* Bartram v. Robertson, 122 U. S. 116 (1887); Whitney v. Robertson, 124 U. 8. 190 (1888).
25 Art. 4, sec. 3, cl. 2.
26 It has also been suggested that annexation of territory might seriously affect the revenues and hence amount to an invasion of Art. 1, sec. 7, cl. 1. White, J., Insular Cases, supra, note 23; Magoon, Reports, p. 152.
27 Jefferson, Works, 4: 500; Wharton, 2: 19; Moore, 5: 225.
This view, however, was somewhat modified in the Insular Cases, which have reached a peculiar compromise by acknowledging the competence of the treaty-making power to acquire territory but reserving to Congress the authority to make it a part of the United States in the usual meaning of the term in the Constitution. Thus treaty acquisitions are neither foreign 30 nor part of the United States, 31 but occupy the status of unincorporated territory, or "territory appurtenant and belonging to the United States but not part of the United States within the revenue clauses of the Constitution” or, it may be added, of the guarantees relating to criminal procedure till Congress has acted.32 Thus treaties annexing territory and also those ceding it (with the possible exception of territory within a State) are valid, but the status of annexed territory depends upon congressional action. Provisions in such treaties attributing specific rights to individuals in the annexed territory are, however, self-executing and immediately applicable in courts.33
4. Congress is given power "to constitute tribunals inferior to the Supreme Court." 34 Treaties providing for the organization of extra territorial and international courts do not conflict with this provision, nor with the provision of Article III that “The judicial power of the United States shall be vested in one Supreme Court, and in such inferior courts as the Congress may from time to time ordain and establish. The Judges, both of the supreme and of the inferior courts, shall hold their offices during good behavior, and shall, at stated times, receive for their services a compensation, which shall not be diminished during their continuance in office." 35 In organizing courts the treaty power appears to be bound by none of the limitations here prescribed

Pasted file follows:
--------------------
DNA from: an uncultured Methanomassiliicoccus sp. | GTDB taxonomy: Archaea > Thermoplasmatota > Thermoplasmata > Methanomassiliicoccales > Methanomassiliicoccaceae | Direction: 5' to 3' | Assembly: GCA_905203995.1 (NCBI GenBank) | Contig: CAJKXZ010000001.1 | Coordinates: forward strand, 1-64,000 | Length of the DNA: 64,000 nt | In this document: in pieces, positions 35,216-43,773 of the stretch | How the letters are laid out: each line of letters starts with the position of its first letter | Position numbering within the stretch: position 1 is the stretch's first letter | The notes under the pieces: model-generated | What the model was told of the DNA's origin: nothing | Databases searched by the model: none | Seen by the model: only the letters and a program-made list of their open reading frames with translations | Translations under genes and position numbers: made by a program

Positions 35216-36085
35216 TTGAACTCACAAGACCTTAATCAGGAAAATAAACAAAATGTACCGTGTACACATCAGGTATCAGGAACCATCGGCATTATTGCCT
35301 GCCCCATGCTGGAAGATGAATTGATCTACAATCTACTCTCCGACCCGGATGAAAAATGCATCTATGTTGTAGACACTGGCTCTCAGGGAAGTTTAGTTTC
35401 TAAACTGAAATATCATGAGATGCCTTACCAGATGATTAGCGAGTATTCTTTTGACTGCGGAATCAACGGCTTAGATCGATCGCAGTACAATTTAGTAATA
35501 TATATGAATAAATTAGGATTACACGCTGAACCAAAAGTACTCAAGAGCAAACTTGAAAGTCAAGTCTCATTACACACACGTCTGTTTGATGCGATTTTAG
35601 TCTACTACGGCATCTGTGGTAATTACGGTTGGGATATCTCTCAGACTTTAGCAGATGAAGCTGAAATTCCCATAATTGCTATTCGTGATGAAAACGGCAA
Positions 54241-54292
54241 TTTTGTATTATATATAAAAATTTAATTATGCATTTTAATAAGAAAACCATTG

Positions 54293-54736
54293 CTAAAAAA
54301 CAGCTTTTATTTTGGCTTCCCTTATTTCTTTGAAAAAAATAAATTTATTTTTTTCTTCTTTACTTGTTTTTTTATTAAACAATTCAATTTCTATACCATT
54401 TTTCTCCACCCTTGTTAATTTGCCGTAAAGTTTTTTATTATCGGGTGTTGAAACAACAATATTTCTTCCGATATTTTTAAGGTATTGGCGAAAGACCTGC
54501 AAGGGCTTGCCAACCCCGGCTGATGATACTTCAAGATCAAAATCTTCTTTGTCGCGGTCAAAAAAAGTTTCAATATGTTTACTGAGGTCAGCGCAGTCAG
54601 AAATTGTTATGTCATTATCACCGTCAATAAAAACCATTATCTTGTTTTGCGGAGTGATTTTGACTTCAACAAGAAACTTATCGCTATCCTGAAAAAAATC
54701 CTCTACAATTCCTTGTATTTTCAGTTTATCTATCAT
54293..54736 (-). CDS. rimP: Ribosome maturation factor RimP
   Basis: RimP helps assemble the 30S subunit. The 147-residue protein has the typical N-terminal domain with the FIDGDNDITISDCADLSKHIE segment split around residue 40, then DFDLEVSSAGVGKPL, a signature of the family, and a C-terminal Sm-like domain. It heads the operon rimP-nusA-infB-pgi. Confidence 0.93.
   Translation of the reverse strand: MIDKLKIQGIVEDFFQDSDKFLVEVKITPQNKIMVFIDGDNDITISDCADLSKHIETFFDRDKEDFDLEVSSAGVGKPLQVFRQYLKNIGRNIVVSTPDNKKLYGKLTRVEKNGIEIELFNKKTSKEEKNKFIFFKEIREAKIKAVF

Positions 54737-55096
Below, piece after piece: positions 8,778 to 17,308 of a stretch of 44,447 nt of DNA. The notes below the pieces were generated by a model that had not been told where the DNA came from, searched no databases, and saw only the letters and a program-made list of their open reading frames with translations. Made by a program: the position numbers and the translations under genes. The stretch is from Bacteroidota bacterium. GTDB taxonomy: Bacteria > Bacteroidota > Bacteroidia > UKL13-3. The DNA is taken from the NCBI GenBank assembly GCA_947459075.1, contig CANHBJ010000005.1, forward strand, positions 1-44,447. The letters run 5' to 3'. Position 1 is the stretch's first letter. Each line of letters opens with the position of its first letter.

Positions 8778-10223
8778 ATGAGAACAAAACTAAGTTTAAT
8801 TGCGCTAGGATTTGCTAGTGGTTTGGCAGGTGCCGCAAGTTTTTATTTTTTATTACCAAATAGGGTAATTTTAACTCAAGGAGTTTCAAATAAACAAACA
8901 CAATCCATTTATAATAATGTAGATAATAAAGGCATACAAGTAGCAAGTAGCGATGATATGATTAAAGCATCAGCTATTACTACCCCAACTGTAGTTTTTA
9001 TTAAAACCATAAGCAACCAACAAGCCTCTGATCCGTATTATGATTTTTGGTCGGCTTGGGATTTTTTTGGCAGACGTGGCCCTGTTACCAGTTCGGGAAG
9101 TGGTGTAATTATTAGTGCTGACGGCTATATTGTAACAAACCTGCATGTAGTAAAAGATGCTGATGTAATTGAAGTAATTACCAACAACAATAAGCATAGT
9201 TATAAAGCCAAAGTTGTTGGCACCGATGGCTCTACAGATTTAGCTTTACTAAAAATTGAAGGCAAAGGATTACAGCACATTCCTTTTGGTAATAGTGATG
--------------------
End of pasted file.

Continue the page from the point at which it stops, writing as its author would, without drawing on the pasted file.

30 De Lima v. Bidwell, 182 U. S. 1; Fourteen Diamond Rings v. U. S., 183 U. S. 176; Gonzales v. Williams, 192 U. S. 1.
31 Downes v. Bidwell, 182 U. S. 244; Dooley v. U. S., 183 U. S. 151.
* Brown, J., in Downes v. Bidwell, 182 U. S. 244 (1900); Hawaii v. Mankichi, 190 U. S. 197; Dorr v. U. S., 195 U. S. 138. These opinions agree with the exhaustive report of C. E. Magoon, legal adviser of the War Department, on the status of the dependencies of the United States, Report, Feb. 12, 1900, pp. 37–120; Sept. 20, 1900, pp. 121-173.
* U. S. v. Percheman, 7 Pet. 51, overruling on this point Foster v. Neilson, 2 Pet. 253; U. S. v. Arredondo, 6 Pet. 691; Moore, 1: 415.
34 Art. 1, sec. 8, cl. 9. 35 Art. 3, sec. 1.
for Congress in organizing “federal courts.” 36 Thus the Supreme Court has said: 37
The treaty-making power vested in our government extends to all proper subjects of negotiation with foreign governments. It can, equally with any of the former or present governments of Europe, make treaties providing for the exercise of judicial authority in other countries by its officers appointed to reside therein. . . . The Constitution can have no operation in another country. When, therefore, the representatives or officers of our government are permitted to exercise authority of any kind in another country, it must be on such conditions as the two countries may agree, the laws of neither one being obligatory upon the other.
The action of the treaty power since its foundation in providing for extraterritorial courts with civil and criminal jurisdiction over American citizens in non-Christian countries; 38 for foreign consular courts with jurisdiction over the seamen of their countries in the United States; for special claims courts to distribute international indemnities; 40 for
* It may be noted that Congress is not limited by this provision in organizing courts for the territories (American Insurance Co. v. Canter, 1 Pet. 511), and that the executive may organize courts for local administration, but may not endow them with general admiralty and prize jurisdiction (Jecker v. Montgomery, 13 How. 498), in territory under military occupation (Neeley v. Henkel, 180 U. S. 109), or in annexed territory under military government. (Cross v. Harrison, 16 How. 164; Magoon, Reports, pp. 16, 30.)